One of the candidates most frequently mentioned as a possible replacement for retiring Supreme Court Justice John Paul Stevens is Diane Wood of the federal Seventh Circuit Court of Appeals. News reports mention possible controversy arising from her involvement in a case arising out of anti-abortion protests in the ’90’s. As Paul Harvey used to say: and now, the rest of the story.

In a case originally filed in 1986, the National Organization of Women and several abortion clinics brought a class-action lawsuit against pro-life leader Joe Scheidler, Operation Rescue, and other pro-life activists and organizations. NOW purported to represent the class of all women who use or might use abortion clinics, while clinic plaintiffs represented a class of all U.S. abortion clinics. Plaintiffs charged Scheidler and the other defendants with violating the Racketeering Influenced and Corrupt Organization Act (RICO), a comprehensive federal law enacted to provide harsher remedies against organized crime. NOW’s theory was that Scheidler and others conspired to “extort” property from clinics and their patients by illegally interfering with patients’ access to abortions. The RICO claim was initially thrown out on the basis that the protesters’ activities were not economically motivated. The Supreme Court disagreed, and the case was reinstated based on its holding that an economic motive is not a necessary element of a RICO claim. NOW v. Scheidler, 510 U.S. 249 (1994).

Back in the trial court, NOW and the abortion clinics relied on “extortion” as the underlying RICO crime, which required them to prove that Scheidler et al. had acted to “obtain property” from them by unlawful coercion. Plaintiffs argued that the clinics’ “right” to perform abortions and women’s “right” to receive abortions constituted “property.” Furthermore, any “interference” with such right equated to “obtaining” it. This was a previously unheard-of definition of “extortion.” Buying into this theory, the district court allowed the jury to hold the defendants liable for “racketeering.” The court also took the unique view that RICO gave NOW and the abortion clinics (who were private—not government—plaintiffs) the right to injunctive relief against the defendants. The court imposed a dubious, 10-year injunction against interfering with abortions nationwide. When the defendants appealed, Diane Wood, writing for the Seventh Circuit, affirmed every part of the decision.

Once again the case went to the U.S. Supreme Court. This time the Court ruled 8-1 in the pro-lifers’ favor, holding that their actions did not constitute “obtaining property” from abortion clinics or their patients. Scheidler v. NOW, 537 U.S. 393 (2003). (Stevens was the lone dissenting justice.) The Court concluded, “Because all of the predicate acts supporting the jury’s finding of a RICO violation must be reversed, the judgment that petitioners violated RICO must also be reversed.”

And so it appeared that the 17-year-old litigation had finally ended in victory for the pro-lifers. But NOW was not going to take “no” for an answer. When the case arrived back in the Seventh Circuit, which was supposed to simply send the case back to the district court for dismissal, the NOW plaintiffs unveiled a new argument, one the Supreme Court had allegedly failed to address. Relying on a tortured reading of the plain language of the RICO statute, and notwithstanding the Supreme Court’s holding, NOW insisted that the injunction could nevertheless remain intact, based on four “freestanding” instances of violence or threat of violence the jury purportedly found. (The tale of some of these alleged incidents, and LLDF’s involvement in uncovering their fraudulent underpinnings, can be found here. And if the injunction stood, the plaintiffs were also entitled to collect attorney fees from the defendants, which by this time would have amounted to millions of dollars.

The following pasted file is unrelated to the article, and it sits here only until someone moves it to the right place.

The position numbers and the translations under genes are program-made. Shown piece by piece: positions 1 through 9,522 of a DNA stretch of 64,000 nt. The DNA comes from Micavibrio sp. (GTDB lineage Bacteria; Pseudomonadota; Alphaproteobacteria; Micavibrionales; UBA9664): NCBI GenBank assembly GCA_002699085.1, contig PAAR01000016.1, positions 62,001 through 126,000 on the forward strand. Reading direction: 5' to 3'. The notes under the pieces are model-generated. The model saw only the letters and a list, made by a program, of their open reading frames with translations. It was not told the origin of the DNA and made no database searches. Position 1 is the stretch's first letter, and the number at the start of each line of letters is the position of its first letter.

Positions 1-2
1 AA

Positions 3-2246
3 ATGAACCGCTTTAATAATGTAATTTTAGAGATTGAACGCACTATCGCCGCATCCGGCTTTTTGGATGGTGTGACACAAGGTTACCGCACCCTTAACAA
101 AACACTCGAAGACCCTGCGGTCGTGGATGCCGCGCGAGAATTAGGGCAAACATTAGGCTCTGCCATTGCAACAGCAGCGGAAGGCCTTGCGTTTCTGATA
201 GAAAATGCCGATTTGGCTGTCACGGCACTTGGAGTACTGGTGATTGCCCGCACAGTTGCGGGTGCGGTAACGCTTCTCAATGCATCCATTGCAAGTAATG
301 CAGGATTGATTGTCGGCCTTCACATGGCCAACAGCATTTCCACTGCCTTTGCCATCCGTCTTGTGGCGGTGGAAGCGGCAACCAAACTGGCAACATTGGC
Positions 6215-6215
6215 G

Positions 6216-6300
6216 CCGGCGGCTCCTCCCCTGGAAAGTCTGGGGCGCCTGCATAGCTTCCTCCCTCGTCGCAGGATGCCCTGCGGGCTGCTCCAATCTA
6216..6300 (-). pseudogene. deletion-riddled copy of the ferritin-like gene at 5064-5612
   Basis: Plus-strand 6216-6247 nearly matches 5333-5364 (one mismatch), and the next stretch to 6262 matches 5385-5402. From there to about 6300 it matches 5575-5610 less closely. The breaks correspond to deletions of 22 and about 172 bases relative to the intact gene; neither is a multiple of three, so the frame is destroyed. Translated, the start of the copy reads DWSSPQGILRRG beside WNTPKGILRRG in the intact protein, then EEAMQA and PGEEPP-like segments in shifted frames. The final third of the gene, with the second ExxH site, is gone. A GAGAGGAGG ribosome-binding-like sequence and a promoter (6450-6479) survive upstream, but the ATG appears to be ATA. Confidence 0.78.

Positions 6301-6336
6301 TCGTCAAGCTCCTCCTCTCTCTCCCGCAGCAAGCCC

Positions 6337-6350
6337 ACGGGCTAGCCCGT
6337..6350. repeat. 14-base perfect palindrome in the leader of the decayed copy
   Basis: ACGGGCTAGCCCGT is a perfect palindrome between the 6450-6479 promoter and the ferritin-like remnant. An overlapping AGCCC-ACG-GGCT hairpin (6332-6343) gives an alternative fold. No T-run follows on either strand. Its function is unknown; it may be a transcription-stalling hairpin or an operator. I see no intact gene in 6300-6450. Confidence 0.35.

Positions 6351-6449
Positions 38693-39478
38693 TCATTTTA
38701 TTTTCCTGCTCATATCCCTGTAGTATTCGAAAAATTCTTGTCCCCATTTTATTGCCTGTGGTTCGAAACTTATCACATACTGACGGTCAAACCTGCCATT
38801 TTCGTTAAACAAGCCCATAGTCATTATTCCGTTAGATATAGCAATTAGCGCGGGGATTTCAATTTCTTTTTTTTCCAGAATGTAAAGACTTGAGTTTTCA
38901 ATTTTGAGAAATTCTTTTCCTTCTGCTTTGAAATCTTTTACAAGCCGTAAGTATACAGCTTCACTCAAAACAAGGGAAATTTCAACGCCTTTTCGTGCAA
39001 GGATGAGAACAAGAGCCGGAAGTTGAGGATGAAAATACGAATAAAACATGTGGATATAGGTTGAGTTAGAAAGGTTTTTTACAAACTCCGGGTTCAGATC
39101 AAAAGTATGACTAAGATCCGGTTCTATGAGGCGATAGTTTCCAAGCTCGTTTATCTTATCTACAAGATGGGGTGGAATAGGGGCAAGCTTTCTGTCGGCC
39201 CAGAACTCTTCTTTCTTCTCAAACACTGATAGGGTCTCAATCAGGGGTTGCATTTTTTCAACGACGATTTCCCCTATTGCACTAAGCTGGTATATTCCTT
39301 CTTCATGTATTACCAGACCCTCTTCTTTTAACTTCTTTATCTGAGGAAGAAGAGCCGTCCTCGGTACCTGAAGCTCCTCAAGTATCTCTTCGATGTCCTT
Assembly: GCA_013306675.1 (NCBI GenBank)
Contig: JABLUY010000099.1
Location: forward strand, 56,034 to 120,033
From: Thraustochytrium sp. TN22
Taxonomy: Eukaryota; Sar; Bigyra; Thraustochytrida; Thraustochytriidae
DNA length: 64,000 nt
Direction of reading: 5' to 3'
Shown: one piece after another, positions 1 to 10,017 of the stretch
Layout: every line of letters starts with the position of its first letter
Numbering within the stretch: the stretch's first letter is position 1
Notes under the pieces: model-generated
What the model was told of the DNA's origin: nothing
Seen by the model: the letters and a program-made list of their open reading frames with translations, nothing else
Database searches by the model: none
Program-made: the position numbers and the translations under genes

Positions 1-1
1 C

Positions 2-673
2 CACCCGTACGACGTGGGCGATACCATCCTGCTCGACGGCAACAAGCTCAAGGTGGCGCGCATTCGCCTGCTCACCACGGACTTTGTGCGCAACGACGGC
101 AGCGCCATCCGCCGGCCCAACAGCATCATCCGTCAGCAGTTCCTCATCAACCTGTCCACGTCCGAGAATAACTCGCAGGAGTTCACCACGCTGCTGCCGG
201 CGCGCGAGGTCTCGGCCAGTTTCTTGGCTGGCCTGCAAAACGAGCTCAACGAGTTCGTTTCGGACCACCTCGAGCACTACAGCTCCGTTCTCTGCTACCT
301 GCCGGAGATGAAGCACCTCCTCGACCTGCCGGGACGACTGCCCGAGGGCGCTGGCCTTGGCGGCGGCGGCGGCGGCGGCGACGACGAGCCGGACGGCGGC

Rather than rejecting NOW’s strained argument out of hand, Diane Wood, writing for the Seventh Circuit, freely embraced it. In so doing, she led the Seventh Circuit to effectively “reverse” the Supreme Court. Instead of sending the case back to the district court to be dismissed, Judge Wood’s opinion ordered the district court to “determine whether the four predicate acts involving ‘acts or threats of physical violence to any person or property’ are sufficient to support the nationwide injunction that it imposed.” NOW, Inc. v. Scheidler, 91 Fed.Appx. 510, 513 (2004).

In an unprecedented move, the Supreme Court agreed to hear this case for a third time on the merits. In a full reversal of the Seventh Circuit (and in an opinion this time joined by Justice Stevens) the Court voted 8-0 that “Congress did not intend to create a free-standing physical violence offense” under the relevant law. To prevent any more reruns, the Court specifically remanded the case for “entry of judgment for” the pro-lifers. Scheidler v. NOW, 547 U.S. 9 (2006).

In sum, pro-lifers have ample grounds for opposing Diane Wood as a Supreme Court nominee. In addition to her votes to strike down pro-life legislation such as partial birth abortion bans and an informed consent law, her rulings in NOW v. Scheidler reveal her extreme ideological bias in any matter touching on the issue of abortion.